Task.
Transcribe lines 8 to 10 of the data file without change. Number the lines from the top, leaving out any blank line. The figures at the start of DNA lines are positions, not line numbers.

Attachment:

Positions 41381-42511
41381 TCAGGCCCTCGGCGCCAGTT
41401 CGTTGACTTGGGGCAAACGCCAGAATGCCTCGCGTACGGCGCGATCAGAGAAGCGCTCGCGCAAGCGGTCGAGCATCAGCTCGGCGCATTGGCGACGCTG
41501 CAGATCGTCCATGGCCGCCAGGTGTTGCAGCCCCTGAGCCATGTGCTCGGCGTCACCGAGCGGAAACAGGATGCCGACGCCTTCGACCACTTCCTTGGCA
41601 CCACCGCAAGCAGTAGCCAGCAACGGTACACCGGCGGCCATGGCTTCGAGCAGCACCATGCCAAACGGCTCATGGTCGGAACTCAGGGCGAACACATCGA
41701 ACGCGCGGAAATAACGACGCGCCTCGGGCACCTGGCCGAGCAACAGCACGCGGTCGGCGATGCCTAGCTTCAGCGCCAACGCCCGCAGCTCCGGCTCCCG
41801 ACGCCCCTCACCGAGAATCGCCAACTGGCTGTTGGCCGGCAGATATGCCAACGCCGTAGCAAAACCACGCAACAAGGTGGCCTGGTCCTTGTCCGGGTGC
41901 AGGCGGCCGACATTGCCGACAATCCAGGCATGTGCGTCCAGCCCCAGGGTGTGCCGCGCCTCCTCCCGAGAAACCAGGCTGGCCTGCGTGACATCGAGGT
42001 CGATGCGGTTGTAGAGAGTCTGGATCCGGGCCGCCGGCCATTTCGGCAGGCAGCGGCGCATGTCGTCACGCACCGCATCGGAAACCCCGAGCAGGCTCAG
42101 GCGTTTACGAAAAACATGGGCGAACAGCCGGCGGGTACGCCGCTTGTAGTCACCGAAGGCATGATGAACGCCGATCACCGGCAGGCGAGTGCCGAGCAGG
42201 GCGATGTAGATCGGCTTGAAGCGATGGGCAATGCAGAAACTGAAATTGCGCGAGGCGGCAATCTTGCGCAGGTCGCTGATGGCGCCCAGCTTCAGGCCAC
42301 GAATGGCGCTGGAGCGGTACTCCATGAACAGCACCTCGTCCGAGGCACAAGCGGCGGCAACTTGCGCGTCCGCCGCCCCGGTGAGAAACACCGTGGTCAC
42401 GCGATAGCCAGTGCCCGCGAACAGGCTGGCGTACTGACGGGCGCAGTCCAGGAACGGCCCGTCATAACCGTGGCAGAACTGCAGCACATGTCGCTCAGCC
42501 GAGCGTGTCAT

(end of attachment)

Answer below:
41901 AGGCGGCCGACATTGCCGACAATCCAGGCATGTGCGTCCAGCCCCAGGGTGTGCCGCGCCTCCTCCCGAGAAACCAGGCTGGCCTGCGTGACATCGAGGT
42001 CGATGCGGTTGTAGAGAGTCTGGATCCGGGCCGCCGGCCATTTCGGCAGGCAGCGGCGCATGTCGTCACGCACCGCATCGGAAACCCCGAGCAGGCTCAG
42101 GCGTTTACGAAAAACATGGGCGAACAGCCGGCGGGTACGCCGCTTGTAGTCACCGAAGGCATGATGAACGCCGATCACCGGCAGGCGAGTGCCGAGCAGG